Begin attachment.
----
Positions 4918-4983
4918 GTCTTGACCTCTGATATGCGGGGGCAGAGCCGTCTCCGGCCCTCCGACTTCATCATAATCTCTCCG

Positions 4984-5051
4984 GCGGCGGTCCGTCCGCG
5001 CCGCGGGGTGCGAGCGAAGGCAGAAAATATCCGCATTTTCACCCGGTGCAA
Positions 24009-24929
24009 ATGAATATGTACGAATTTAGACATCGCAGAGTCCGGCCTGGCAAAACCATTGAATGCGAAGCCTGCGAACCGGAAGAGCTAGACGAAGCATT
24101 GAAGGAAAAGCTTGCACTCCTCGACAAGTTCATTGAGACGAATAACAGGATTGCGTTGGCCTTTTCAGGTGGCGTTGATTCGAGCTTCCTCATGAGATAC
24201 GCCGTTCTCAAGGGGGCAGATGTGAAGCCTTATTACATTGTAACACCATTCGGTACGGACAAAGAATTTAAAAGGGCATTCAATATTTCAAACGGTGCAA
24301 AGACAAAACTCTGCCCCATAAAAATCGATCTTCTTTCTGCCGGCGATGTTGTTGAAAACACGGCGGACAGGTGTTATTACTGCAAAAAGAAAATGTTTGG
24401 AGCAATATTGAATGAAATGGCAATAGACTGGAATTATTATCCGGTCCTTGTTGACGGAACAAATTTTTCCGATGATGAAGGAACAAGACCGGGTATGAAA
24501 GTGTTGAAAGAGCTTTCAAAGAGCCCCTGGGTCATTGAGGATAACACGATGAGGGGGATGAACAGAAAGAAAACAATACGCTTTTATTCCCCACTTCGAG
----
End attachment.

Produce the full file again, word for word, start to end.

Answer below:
Positions 4918-4983
4918 GTCTTGACCTCTGATATGCGGGGGCAGAGCCGTCTCCGGCCCTCCGACTTCATCATAATCTCTCCG

Positions 4984-5051
4984 GCGGCGGTCCGTCCGCG
5001 CCGCGGGGTGCGAGCGAAGGCAGAAAATATCCGCATTTTCACCCGGTGCAA
Positions 24009-24929
24009 ATGAATATGTACGAATTTAGACATCGCAGAGTCCGGCCTGGCAAAACCATTGAATGCGAAGCCTGCGAACCGGAAGAGCTAGACGAAGCATT
24101 GAAGGAAAAGCTTGCACTCCTCGACAAGTTCATTGAGACGAATAACAGGATTGCGTTGGCCTTTTCAGGTGGCGTTGATTCGAGCTTCCTCATGAGATAC
24201 GCCGTTCTCAAGGGGGCAGATGTGAAGCCTTATTACATTGTAACACCATTCGGTACGGACAAAGAATTTAAAAGGGCATTCAATATTTCAAACGGTGCAA
24301 AGACAAAACTCTGCCCCATAAAAATCGATCTTCTTTCTGCCGGCGATGTTGTTGAAAACACGGCGGACAGGTGTTATTACTGCAAAAAGAAAATGTTTGG
24401 AGCAATATTGAATGAAATGGCAATAGACTGGAATTATTATCCGGTCCTTGTTGACGGAACAAATTTTTCCGATGATGAAGGAACAAGACCGGGTATGAAA
24501 GTGTTGAAAGAGCTTTCAAAGAGCCCCTGGGTCATTGAGGATAACACGATGAGGGGGATGAACAGAAAGAAAACAATACGCTTTTATTCCCCACTTCGAG